Fremont Vision Zero
- In April 2021, the Fremont City Council adopted an updated Vision Zero Action Plan. The new Action Plan report documents Fremont's approach and accomplishments from the first five years of Vision Zero implementation and introduces an updated Action Plan to further reduce major traffic crashes.
- Construction is currently underway on several major safety improvement projects including Niles Boulevard and Rancho Arroyo Parkway Safe and Complete Street Project and the Fremont Intersection Safety Improvements Project.
- Assembly Bill 43 is currently being considered in the State Senate. If passed, this bill would provide California cities with increased local control to set safe speed limits.
- In April 2020, the Fremont City Council adopted reduced speed limits on 38 street segments citywide, including portions of Ardenwood Boulevard, Blacow Road, Driscoll, Road, Fremont Boulevard, Grimmer Boulevard, Mowry Avenue, Niles Boulevard, Paseo Padre Parkway, Peralta Boulevard Stevenson Boulevard, Warren Avenue, and Washington Boulevard. There is a demonstrated relationship between speeds and crash frequency and severity.
- In summer 2020, Fremont installed 30 new radar feedback signs citywide, increasing the number of these signs from 15 to 45. These signs alert drivers if they are exceeding the speed limit and collect data to assist in identifying “hot spots” for enforcement.
- Wondering what all those new pavement markings mean? View our videos and brochure that explains how to use new types of roadway striping and traffic control devices.
Vision Zero Overview
Vision Zero is a transportation engineering approach that considers the loss of life from traffic crashes to be unacceptable and preventable and identifies safety as the highest priority for the transportation system. The bold goal of Fremont’s Vision Zero program is to eliminate fatalities and significantly reduce severe injuries. A Vision Zero approach accepts that people make mistakes and that crashes will happen, but seeks to design and operate the transportation system so that these crashes do not result in life altering injuries or death. Vision Zero cities proactively use data to address high risk locations and behaviors; integrate efforts in the areas of engineering, education, and enforcement; and use low-cost improvements to make swift safety interventions.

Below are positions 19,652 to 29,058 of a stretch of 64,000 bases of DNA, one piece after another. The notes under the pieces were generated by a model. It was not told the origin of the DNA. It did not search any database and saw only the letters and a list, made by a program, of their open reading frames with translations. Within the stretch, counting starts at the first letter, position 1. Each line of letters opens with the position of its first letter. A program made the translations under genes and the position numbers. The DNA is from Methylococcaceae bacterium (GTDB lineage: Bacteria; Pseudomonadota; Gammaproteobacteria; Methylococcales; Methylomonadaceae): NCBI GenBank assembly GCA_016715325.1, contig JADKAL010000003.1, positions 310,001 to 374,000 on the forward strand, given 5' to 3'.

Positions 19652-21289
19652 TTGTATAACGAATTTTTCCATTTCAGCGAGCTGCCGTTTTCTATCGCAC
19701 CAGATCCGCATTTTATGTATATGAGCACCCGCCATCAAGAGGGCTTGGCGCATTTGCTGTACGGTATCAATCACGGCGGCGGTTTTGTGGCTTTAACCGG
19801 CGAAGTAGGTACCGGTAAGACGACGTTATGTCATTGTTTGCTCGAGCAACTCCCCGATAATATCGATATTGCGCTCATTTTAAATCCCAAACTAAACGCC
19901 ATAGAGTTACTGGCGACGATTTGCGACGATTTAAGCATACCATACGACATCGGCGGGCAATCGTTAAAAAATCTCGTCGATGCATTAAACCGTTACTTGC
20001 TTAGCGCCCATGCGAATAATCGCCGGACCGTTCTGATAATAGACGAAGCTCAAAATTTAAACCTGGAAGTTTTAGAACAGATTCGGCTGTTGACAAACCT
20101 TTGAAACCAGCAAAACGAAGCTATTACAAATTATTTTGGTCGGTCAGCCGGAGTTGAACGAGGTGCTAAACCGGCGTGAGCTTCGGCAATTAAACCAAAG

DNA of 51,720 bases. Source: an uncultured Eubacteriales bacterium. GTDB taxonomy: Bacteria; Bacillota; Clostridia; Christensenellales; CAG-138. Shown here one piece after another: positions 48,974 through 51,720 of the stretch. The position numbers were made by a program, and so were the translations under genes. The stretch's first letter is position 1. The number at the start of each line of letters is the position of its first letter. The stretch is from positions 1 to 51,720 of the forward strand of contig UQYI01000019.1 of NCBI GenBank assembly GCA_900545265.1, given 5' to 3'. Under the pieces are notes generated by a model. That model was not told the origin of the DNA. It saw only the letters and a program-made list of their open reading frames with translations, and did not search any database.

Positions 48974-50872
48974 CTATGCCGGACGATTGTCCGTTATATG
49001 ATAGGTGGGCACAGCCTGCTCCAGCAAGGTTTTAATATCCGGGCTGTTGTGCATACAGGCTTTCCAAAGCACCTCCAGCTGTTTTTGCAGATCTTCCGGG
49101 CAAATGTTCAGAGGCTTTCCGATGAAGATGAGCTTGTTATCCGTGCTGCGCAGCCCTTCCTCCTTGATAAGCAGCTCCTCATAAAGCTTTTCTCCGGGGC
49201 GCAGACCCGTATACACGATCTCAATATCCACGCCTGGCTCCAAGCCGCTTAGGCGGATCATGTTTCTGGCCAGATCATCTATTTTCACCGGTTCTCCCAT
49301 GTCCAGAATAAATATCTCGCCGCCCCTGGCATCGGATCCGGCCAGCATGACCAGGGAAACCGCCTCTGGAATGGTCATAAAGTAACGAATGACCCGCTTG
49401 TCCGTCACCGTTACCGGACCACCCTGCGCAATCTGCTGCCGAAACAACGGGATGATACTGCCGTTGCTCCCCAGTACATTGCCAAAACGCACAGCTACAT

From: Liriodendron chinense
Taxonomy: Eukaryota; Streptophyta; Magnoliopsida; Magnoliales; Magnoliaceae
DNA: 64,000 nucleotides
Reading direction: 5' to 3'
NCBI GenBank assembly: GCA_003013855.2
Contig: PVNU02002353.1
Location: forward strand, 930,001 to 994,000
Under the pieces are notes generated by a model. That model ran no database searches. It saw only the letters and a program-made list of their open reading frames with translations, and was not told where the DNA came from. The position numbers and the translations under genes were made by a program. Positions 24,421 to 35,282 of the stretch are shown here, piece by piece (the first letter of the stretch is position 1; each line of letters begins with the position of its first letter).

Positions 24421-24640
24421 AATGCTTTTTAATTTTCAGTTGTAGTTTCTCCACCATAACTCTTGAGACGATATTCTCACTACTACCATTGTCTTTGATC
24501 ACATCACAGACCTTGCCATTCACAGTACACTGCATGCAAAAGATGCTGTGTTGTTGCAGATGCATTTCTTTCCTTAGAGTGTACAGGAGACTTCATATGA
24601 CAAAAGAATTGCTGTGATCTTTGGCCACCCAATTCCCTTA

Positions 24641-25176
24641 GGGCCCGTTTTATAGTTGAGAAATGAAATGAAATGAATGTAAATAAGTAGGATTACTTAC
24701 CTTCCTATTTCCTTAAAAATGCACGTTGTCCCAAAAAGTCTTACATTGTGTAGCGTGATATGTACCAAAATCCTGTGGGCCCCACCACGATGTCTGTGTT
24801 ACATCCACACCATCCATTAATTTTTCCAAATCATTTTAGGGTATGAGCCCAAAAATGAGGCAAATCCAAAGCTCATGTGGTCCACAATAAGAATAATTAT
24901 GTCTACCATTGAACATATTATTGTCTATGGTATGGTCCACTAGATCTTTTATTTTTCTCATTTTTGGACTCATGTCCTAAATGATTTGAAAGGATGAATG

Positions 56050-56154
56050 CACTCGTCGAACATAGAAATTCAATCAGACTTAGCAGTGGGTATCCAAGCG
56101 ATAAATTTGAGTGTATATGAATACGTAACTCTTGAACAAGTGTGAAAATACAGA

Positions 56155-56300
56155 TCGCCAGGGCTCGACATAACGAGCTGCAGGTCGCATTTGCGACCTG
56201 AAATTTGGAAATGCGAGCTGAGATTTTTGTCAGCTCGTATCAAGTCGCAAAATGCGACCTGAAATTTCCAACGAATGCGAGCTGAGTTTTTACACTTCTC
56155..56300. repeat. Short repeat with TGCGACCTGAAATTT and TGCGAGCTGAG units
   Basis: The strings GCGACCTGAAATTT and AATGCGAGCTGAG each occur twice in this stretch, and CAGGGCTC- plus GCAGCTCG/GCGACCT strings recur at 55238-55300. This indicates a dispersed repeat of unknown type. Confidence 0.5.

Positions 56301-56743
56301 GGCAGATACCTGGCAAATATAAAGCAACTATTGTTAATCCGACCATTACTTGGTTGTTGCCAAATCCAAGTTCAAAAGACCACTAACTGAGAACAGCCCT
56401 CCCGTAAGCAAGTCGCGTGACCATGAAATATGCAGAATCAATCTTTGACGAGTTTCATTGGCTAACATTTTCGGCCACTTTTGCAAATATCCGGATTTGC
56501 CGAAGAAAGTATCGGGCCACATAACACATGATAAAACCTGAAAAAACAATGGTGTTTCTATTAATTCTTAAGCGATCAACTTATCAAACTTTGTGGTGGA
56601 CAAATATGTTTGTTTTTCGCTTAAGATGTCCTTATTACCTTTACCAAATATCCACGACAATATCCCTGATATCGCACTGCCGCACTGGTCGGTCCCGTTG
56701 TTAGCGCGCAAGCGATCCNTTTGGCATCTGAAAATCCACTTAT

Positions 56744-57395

The Fremont City Council approved a Vision Zero policy in September 2015 and Action Plan in March 2016. With these actions, Fremont became the 7th city in the U.S. (and the first midsized city) to adopt a Vision Zero action plan, making it a leader in a growing national movement.
Click here to view a video on Vision Zero 101 which provides an overview of Fremont’s Vision Zero program.
Vision Zero Program Accomplishments
Fremont is now five years in to implementing its Vision Zero Action Plan. In the three years between 2018-2020, major crashes are down 45% compared to the three years preceding policy adoption (2013-2015). Note that serious traffic crashes have increased nationally between 2015 and 2020. A variety of actions have contributed to the decline in Fremont, such as citywide brighter street lighting, citywide pedestrian countdown signals, enhanced pedestrian crossings, safer roadway striping designs, and increased enforcement of speeding and DUI.
Fremont’s Vision Zero program has received recognition from a number of national-level professional organizations:
- The Vision Zero Network, a national organization promoting efforts to eliminate all traffic fatalities and severe injuries across the country, featured Fremont in a webinar and a Q&A blog.
- Fremont was invited to present a poster on its Vision Zero program at the national meeting of the Institute of Transportation Engineers in August 2018.
- Fremont was invited to present on its Vision Zero program at the 2019 Institute of Transportation Engineers Western District meeting; the presentation was recognized as one of the best overall in the conference.
Fremont was featured in an article in the Washington Post on the spread of Vision Zero to suburban communities nationally.